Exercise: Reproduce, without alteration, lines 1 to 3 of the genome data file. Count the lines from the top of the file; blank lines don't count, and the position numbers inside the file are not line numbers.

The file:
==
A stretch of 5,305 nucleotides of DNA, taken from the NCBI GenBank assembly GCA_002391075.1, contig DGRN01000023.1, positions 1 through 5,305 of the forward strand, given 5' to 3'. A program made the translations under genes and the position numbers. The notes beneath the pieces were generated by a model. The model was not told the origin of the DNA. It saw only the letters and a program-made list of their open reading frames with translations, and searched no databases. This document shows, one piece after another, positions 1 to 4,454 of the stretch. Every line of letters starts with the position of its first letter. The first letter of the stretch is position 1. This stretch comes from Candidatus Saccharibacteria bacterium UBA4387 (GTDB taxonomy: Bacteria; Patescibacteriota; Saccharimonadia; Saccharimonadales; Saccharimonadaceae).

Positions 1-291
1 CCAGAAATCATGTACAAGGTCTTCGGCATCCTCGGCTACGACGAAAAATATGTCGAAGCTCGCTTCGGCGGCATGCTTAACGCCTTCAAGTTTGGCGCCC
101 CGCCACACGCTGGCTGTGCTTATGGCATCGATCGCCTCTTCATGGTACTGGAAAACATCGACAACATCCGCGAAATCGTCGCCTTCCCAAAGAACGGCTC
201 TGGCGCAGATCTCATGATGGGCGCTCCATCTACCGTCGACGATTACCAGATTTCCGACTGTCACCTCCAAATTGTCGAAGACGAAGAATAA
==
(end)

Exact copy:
A stretch of 5,305 nucleotides of DNA, taken from the NCBI GenBank assembly GCA_002391075.1, contig DGRN01000023.1, positions 1 through 5,305 of the forward strand, given 5' to 3'. A program made the translations under genes and the position numbers. The notes beneath the pieces were generated by a model. The model was not told the origin of the DNA. It saw only the letters and a program-made list of their open reading frames with translations, and searched no databases. This document shows, one piece after another, positions 1 to 4,454 of the stretch. Every line of letters starts with the position of its first letter. The first letter of the stretch is position 1. This stretch comes from Candidatus Saccharibacteria bacterium UBA4387 (GTDB taxonomy: Bacteria; Patescibacteriota; Saccharimonadia; Saccharimonadales; Saccharimonadaceae).

Positions 1-291
1 CCAGAAATCATGTACAAGGTCTTCGGCATCCTCGGCTACGACGAAAAATATGTCGAAGCTCGCTTCGGCGGCATGCTTAACGCCTTCAAGTTTGGCGCCC